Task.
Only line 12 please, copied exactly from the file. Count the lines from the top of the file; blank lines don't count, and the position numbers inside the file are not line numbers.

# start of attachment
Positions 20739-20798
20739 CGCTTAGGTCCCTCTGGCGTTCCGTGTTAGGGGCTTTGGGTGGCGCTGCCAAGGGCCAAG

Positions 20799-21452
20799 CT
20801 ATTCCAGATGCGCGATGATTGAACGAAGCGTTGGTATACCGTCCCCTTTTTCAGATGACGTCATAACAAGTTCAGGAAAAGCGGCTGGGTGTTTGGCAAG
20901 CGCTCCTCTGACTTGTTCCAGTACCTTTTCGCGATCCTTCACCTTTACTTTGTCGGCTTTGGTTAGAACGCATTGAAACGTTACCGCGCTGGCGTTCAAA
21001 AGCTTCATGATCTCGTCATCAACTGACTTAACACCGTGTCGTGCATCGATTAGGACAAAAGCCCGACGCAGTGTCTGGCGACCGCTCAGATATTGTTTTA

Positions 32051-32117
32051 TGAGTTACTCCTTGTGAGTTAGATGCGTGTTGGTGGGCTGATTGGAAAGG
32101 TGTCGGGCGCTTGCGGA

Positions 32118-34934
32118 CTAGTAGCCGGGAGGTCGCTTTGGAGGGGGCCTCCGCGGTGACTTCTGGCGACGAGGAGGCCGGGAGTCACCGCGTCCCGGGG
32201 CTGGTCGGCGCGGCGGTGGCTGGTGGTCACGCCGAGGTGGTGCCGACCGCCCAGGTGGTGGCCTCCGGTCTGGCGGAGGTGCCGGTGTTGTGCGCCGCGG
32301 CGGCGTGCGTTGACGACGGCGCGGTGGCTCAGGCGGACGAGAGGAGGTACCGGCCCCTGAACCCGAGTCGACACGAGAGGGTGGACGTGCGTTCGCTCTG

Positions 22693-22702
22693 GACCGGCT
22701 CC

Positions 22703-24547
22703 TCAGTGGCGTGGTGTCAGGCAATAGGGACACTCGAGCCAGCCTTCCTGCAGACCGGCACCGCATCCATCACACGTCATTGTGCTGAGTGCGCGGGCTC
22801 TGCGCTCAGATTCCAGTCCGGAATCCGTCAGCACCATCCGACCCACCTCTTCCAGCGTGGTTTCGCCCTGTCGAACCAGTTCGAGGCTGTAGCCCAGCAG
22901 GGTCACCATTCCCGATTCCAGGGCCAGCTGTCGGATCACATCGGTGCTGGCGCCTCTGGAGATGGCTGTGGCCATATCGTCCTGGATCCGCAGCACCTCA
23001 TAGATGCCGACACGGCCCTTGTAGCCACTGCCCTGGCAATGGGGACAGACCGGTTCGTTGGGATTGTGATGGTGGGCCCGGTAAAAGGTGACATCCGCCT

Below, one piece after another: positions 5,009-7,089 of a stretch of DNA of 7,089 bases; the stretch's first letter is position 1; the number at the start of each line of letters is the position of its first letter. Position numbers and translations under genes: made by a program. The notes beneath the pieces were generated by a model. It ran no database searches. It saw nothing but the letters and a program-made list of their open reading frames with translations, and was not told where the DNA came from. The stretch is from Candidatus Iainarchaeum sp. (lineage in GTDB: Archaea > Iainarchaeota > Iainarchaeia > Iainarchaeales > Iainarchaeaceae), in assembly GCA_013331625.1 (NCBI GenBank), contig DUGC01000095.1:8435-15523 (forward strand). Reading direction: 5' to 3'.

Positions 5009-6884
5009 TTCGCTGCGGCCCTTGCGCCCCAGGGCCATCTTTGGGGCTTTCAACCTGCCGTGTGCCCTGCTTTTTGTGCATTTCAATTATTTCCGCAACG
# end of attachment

32118 CTAGTAGCCGGGAGGTCGCTTTGGAGGGGGCCTCCGCGGTGACTTCTGGCGACGAGGAGGCCGGGAGTCACCGCGTCCCGGGG